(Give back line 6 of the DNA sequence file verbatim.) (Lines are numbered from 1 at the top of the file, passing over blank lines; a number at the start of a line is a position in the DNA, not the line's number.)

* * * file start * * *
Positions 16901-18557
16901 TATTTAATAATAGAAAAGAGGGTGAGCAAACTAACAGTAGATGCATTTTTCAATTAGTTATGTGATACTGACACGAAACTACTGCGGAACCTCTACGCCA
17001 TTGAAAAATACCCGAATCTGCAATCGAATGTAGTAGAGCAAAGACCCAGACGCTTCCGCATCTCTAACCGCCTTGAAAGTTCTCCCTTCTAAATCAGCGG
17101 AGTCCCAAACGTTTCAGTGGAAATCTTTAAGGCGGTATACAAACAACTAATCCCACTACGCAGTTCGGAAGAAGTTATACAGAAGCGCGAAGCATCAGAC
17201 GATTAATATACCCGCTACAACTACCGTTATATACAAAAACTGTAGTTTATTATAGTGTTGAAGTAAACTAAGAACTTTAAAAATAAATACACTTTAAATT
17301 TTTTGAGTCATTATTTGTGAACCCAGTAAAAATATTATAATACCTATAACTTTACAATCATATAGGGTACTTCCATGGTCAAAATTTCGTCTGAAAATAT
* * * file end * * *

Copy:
17301 TTTTGAGTCATTATTTGTGAACCCAGTAAAAATATTATAATACCTATAACTTTACAATCATATAGGGTACTTCCATGGTCAAAATTTCGTCTGAAAATAT